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Orders for comic books have hit a 20-year high

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You can thank Hollywood for the rise in sales

DC Comics

Propelled by DC’s Rebirth series, distributor Diamond Comics has shipped 10.26 million copies to comic book stores in North America this past August, according to industry analyst John Jackson Miller.

According to Miller, the figures for August were largely driven by DC Comics, which sold nine out of the 10 best-selling issues, with Harley Quinn #1 as the top seller. He noted that there could be some extenuating circumstances that inflate these numbers a bit: this is the first time that Diamond, the largest comic book distributor in the world, has released monthly figures (prior figures have been estimates), and there were five weeks in which comics were shipped last month, rather than the usual four last year. While these figures also don't include direct sales figures, they do indicate that the comic book business is healthy.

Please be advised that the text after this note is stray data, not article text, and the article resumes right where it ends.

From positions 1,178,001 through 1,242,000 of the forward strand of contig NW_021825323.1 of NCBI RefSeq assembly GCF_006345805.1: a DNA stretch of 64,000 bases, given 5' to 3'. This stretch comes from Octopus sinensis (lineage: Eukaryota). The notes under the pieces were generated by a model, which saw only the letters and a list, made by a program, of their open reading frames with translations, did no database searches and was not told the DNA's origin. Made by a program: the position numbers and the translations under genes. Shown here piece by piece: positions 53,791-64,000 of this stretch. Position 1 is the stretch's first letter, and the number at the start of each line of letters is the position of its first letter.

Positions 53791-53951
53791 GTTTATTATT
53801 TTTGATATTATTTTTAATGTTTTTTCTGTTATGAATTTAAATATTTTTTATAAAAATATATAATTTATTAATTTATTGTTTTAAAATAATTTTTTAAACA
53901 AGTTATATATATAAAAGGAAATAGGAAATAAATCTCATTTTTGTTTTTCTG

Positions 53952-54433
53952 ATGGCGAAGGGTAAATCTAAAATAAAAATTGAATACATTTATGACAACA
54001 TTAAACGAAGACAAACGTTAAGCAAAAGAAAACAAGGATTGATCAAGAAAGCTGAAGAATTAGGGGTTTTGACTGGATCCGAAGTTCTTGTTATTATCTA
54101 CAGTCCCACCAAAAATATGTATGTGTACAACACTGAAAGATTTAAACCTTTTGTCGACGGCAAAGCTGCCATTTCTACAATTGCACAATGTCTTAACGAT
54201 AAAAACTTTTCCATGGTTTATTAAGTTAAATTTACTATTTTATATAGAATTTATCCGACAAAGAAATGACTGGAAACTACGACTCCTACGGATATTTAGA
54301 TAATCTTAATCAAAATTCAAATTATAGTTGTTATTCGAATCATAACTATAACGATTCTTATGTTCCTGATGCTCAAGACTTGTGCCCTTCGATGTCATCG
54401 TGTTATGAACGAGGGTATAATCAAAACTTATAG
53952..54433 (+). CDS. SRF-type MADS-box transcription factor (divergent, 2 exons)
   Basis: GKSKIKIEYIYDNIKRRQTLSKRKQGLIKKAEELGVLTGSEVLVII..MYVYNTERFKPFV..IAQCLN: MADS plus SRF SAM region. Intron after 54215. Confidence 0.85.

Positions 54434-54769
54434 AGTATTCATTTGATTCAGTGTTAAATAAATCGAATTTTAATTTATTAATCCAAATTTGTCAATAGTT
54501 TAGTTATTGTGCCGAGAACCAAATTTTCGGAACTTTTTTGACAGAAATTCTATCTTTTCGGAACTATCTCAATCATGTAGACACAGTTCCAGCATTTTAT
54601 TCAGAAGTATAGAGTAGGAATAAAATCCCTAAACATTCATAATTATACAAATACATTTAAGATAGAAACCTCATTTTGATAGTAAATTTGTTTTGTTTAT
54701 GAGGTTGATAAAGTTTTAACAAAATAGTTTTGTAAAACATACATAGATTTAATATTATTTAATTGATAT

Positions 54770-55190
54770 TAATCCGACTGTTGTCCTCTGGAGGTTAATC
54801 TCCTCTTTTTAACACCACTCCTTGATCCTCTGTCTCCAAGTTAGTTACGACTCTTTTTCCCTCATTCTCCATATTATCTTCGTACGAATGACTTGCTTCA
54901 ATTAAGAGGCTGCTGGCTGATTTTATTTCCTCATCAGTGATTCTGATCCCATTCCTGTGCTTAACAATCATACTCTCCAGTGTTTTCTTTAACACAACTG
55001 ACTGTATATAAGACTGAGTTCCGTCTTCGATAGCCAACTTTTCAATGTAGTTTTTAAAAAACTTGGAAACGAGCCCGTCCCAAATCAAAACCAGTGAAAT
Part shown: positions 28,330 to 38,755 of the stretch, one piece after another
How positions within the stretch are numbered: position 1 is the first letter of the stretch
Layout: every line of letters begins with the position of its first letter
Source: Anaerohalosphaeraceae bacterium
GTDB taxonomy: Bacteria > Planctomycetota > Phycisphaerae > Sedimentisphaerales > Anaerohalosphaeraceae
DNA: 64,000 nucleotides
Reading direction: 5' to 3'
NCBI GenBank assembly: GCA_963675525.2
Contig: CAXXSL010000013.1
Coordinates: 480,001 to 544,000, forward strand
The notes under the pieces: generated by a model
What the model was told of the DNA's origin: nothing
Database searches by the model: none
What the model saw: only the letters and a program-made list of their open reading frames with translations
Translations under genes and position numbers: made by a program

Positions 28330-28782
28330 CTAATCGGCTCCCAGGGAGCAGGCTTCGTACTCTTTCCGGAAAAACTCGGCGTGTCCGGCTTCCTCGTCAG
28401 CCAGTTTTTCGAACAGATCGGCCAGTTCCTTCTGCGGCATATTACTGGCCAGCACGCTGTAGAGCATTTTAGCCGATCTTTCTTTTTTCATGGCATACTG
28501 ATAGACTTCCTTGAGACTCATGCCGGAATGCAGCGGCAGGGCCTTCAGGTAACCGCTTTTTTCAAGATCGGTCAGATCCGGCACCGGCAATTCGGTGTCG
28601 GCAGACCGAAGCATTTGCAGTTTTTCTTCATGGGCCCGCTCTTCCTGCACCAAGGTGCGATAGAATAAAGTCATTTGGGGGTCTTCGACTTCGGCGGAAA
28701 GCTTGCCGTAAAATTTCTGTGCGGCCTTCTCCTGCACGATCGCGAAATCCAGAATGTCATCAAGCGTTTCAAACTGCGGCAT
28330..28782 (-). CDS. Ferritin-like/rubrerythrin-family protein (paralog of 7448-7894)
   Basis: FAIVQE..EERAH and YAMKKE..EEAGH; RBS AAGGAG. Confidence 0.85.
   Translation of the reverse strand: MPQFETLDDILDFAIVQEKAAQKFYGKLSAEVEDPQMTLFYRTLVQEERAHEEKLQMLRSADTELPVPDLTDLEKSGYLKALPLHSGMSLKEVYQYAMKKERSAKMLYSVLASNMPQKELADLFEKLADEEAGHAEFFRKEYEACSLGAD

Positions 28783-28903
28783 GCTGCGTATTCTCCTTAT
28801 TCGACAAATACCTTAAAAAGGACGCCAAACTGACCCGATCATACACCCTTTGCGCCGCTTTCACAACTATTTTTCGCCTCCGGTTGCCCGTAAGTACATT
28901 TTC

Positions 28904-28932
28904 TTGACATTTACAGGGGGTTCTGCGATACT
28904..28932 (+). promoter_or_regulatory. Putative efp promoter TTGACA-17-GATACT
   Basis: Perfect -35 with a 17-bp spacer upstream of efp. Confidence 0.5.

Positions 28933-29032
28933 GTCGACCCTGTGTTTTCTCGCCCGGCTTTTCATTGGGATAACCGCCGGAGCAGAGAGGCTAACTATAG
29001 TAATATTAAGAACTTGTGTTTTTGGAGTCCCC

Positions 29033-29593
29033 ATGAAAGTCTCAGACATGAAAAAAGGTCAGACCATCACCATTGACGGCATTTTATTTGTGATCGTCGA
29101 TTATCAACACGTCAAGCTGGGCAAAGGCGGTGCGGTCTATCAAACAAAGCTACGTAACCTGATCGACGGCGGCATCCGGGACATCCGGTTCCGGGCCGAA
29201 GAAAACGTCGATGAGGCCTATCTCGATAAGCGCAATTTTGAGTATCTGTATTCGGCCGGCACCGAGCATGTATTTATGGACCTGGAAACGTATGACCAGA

Plus, 10.26 million units is a significant figure; the last time stores ordered in that volume was December 1996. In the following years, the industry faced some significant troubles, with its total market share dropping to $255 million in sales in 2000. Since then, it has dramatically rebounded, with an estimated $940 million in sales last year.

Vulture points to the huge number of comic book adaptations in theaters as a likely reason for the dramatic growth in sales in recent years, while the Washington Post notes that ease of access for consumers is another contributing factor: internet sales through retailers such as ComiXology have grown in recent years, while the number of dedicated comic book shops have risen in recent years. Given the number of comic book adaptations planned for the next decade, the comic book industry will likely continue to receive a residual benefit.